Staying put, Roam chuckled before advising, “Lemme tell you like the Apostle Paul. ‘When I was a child I spoke like a child. Now that I’m grown I’ve put away childish things’.” Roam moved closer. “Backseat business is for hormonal kids. I’m all man. Our love-making won’t be kiddie-quick in the confines of a car.” Roam’s baritone dipped deeper. “Gonna use whatever room we need and take our time spreading all this heaven,” Roam slowly caressed Taffy’s hip, “real nice…and wide.” Grinning, Roam walked out, leaving Taffy utterly tongue-tied.
Drew’s truck was down the road before Taffy thawed enough to holler, “Red-headed crazy!” She doused the kitchen lights, fish forgotten, and mounted the stairs. Midway, Taffy plopped onto a step, leaning against the stairwell, head in hand. Roam Ellis was out of his unnatural mind and in need of an exorcism, if not an enema. Just the same…Taffy was stuck on Roam’s arrogant assertion.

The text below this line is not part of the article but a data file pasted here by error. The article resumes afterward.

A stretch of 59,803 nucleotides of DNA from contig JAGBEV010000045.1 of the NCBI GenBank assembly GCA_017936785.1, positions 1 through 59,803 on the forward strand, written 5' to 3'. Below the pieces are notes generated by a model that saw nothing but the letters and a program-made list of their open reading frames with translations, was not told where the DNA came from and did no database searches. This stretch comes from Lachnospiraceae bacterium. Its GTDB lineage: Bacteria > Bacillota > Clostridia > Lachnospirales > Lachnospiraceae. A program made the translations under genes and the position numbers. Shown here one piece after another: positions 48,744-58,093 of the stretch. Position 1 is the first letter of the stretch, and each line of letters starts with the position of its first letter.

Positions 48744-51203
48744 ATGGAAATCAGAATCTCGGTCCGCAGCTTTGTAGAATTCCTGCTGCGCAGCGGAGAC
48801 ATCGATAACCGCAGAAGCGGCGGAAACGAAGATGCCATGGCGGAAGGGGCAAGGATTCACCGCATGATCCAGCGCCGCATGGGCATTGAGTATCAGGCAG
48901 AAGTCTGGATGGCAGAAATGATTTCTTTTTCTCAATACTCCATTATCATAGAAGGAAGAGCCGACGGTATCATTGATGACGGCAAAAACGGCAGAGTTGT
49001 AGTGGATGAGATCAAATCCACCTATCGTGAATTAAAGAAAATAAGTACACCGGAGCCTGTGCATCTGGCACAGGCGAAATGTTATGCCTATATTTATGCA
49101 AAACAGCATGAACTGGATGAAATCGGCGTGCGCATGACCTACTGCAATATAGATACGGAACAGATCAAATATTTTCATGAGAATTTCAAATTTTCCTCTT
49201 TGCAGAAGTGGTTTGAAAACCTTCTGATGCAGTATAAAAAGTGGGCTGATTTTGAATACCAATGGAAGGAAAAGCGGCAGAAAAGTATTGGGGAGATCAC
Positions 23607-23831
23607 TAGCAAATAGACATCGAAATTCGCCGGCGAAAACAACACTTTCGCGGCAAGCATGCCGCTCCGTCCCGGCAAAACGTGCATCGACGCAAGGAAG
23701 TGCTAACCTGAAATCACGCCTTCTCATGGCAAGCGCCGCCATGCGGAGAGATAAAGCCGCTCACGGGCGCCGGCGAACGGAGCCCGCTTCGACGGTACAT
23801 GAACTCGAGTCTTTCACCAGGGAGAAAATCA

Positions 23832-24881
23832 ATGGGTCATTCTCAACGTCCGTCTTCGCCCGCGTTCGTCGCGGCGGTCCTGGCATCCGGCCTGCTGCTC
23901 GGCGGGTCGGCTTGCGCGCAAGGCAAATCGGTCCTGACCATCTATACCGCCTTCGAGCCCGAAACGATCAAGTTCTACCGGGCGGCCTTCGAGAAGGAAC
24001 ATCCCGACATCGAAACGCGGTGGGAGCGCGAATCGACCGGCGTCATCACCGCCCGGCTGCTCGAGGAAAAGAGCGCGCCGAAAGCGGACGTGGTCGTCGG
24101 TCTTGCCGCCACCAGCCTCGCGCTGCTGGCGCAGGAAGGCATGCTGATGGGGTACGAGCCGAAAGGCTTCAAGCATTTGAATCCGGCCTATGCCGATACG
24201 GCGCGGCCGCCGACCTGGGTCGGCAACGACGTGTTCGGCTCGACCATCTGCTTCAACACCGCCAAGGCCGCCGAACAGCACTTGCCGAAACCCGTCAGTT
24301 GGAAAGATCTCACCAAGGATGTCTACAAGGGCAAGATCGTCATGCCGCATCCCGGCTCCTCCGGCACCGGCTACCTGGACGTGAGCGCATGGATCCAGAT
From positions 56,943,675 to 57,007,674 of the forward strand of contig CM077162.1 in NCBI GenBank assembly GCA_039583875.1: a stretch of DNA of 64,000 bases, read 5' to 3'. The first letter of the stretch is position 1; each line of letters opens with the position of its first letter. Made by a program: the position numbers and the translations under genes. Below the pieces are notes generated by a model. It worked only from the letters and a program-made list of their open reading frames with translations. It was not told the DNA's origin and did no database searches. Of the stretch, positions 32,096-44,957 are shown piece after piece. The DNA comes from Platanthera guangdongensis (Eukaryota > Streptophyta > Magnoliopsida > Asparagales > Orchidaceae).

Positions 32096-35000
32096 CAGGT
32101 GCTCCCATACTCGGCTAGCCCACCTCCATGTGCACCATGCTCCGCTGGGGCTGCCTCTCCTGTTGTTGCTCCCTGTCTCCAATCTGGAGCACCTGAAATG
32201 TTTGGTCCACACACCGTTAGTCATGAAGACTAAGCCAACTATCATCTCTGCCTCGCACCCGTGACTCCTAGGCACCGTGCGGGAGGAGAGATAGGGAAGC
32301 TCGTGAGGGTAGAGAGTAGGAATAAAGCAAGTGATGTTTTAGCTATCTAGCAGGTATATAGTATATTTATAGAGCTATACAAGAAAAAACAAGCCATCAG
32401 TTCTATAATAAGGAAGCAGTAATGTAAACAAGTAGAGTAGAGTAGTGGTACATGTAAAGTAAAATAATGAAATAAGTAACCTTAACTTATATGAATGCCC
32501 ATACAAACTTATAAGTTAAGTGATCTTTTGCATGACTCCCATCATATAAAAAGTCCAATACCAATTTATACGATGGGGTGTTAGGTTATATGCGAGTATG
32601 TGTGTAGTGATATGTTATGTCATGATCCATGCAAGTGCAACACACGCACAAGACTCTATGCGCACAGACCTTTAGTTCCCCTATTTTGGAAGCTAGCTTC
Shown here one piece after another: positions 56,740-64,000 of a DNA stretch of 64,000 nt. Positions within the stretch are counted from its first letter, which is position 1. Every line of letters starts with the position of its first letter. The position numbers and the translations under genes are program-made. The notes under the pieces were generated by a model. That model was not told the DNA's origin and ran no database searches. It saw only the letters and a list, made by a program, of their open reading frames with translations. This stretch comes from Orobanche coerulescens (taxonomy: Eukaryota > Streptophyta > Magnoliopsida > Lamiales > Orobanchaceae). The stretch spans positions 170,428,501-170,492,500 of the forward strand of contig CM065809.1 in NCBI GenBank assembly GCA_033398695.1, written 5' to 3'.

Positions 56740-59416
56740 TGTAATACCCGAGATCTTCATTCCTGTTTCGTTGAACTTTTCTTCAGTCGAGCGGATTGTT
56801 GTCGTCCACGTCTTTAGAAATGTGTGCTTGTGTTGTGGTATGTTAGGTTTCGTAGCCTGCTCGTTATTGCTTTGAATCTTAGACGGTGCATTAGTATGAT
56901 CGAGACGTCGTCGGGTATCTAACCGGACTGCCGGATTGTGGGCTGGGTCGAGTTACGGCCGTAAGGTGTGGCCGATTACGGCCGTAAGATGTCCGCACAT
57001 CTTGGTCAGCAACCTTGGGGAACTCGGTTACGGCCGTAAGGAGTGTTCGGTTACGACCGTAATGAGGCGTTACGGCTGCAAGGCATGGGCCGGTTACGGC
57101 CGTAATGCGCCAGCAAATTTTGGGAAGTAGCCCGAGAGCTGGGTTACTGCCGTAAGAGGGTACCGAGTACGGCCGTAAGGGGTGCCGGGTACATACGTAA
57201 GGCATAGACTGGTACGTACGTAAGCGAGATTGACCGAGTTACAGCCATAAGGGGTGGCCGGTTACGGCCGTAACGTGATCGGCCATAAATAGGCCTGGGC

“…once we get some loving.”
Roam’s sensual prediction incessantly circling her skull, Taffy uncomfortably squirmed atop the steps, something warm like bathwater seeping between her legs.
( Continued... )
© 2016 All rights reserved. Book excerpt reprinted by permission of the author, Suzette D. Harrison. Do not reproduce, copy or use without the author's written permission. This excerpt is used for promotional purposes only.
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African-American Historical Romance/Historical Fiction
Discussion Topics: Love, redemption, and freedom
About the Author
Suzette D. Harrison, a native Californian, grew up in a home where reading was required, not requested. Her literary journey began when her poetry was published in her junior high school’s creative journal. While Suzette credits Gloria Naylor, Alex Haley, Alice Walker, Langston Hughes, and Toni Morrison for inspiring her early in life, Maya Angelou’s I Know Why the Caged Bird Sings exemplified the life-changing power of African American literary voices to her. A wife and mother, Mrs. Harrison operates a small homebased cupcake business. She’s currently working on her next novel…in between batches of cupcakes. Visit Suzette at www.sdhbooks.com.